- Critically evaluate the neo-functionalist explanation of the dynamic of European integration.
- ‘The EU undermines democracy in Europe’. Critically evaluate this statement.
- Why is the EU’s system of external border management and control so ineffective?
- ‘The Franco-German alliance within the EU is breaking down’. How true is this claim and does it matter?
- How important are geo-political and ideological factors in explaining Britain’s problematic membership of the EC/EU?
- Evaluate the pros and cons of a British exit from the EU.
- Is the EU a ‘neo-mediaeval empire’?
- Critically evaluate the focus on ‘big bargains’ of Liberal Intergovernmentalist explanations of European integration.
- Is Euroscepticism a phenomenon of the right?
- ‘The operation of the euro is undermining the European Union’. Discuss.
- Why is the EU not a more effective foreign policy actor?
- ‘The EU is in profound crisis’. Discuss
What your Essay Should Contain
Your essay should be between 1800-2000 words long. It should be fully referenced with a bibliography. If proper referencing is lacking, your essay will fail. But it is important that your essay should contain the following features:
(a) clarifying your question and any conceptual issues involved.
(b) The key analytical and explanatory issues raised by the question
(c) etting out the structure of your essay: the main things that you are going to do to answer your question
- Your Argument and Evidence:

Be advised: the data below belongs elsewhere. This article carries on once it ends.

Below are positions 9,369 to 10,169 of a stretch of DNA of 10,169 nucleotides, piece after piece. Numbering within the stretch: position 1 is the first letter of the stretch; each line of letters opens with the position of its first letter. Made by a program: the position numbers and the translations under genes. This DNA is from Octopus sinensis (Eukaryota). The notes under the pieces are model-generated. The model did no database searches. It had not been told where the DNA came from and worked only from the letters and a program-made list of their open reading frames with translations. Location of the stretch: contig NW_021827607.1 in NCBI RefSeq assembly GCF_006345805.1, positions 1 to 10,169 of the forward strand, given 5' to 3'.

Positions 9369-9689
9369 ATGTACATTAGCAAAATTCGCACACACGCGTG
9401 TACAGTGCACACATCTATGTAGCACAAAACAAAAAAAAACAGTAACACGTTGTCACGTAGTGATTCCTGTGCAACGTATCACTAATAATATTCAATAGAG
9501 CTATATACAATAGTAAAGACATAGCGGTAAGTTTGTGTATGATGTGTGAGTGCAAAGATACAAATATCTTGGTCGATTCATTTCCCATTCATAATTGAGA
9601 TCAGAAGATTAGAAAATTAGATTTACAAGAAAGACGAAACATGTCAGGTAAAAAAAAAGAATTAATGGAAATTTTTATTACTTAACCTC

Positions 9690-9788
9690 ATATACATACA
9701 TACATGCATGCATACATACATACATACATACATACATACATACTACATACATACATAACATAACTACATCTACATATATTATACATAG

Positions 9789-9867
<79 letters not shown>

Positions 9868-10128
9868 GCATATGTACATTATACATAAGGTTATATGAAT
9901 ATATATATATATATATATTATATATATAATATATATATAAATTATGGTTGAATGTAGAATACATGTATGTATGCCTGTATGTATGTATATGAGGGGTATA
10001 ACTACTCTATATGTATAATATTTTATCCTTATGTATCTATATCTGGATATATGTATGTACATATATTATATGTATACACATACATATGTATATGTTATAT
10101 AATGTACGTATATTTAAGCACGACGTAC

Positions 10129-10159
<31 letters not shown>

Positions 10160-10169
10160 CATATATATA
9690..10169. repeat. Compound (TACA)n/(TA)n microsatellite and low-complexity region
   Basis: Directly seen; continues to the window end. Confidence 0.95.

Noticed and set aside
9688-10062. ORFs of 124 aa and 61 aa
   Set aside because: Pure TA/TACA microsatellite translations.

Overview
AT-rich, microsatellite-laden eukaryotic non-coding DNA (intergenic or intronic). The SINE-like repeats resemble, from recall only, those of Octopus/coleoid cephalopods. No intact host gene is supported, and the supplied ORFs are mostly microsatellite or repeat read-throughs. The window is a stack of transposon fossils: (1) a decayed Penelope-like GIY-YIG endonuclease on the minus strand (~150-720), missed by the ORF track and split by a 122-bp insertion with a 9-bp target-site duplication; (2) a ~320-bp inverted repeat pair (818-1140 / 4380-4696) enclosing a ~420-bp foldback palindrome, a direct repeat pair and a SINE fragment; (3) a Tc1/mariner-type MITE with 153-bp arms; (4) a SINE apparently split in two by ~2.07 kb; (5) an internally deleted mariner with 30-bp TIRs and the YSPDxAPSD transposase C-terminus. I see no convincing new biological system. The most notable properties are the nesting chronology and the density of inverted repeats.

(a) The key steps in your response to the question: does your argument hang together logically?
(b) The counter-arguments to your own: have you addressed them?
(c) The evidence you use against opposing arguments.
(d) The evidence you use to support your arguments.
- Your Conclusions:
(a) are the clear and strong?
(b) Do they rest on the argument and evidence in the text?
(c) Do they fully address the question?
- Your Referencing:
(a) are your citations in the text clear and accurate?
(b) does your bibliography at the end match the citations in the text?
(c) Is your referencing system consistently applied?
Criteria of assessment of essays
- Is there an argument; does the author answer the question directly?
- Is the answer/argument backed up by evidence?
- Does the author consider alternative explanations, counter-arguments and refute them?
- Is the work properly referenced in the text itself?
- How widely has the author read? Does the list of works in the bibliography credibly reflect the extent of reading and preparation that went into the essay?
- How well is the essay organised, structured? Is there a good balance between the parts? Is there a clear introduction and a firm conclusion?
- Spelling, grammar, typographical errors.
The first three criteria are the really critical ones and should account for at least two thirds of the overall grade.
The fourth criteria is an essential one. If the work is not referenced at all, the examiner has the right to fail it because referencing is meant to show on what basis the author prepared his/her own work.
Demonstrated breadth of reading (i.e. not by the length of the bibliogrphy alone) is something that is assessed by the first three criteria, but it should also be assessed on it own. Less than 5 substantial sources, for example, puts into doubt whether a student can achieve a “good” mark – i.e. in the 60s. The same for overwhelming reliance on internet sources, unless there are no published sources on tthe topic in question.
If the level of competence in written English is so low that the examiner finds it hard to understand what the student is trying to say, this is grounds for a low mark or even a fail.
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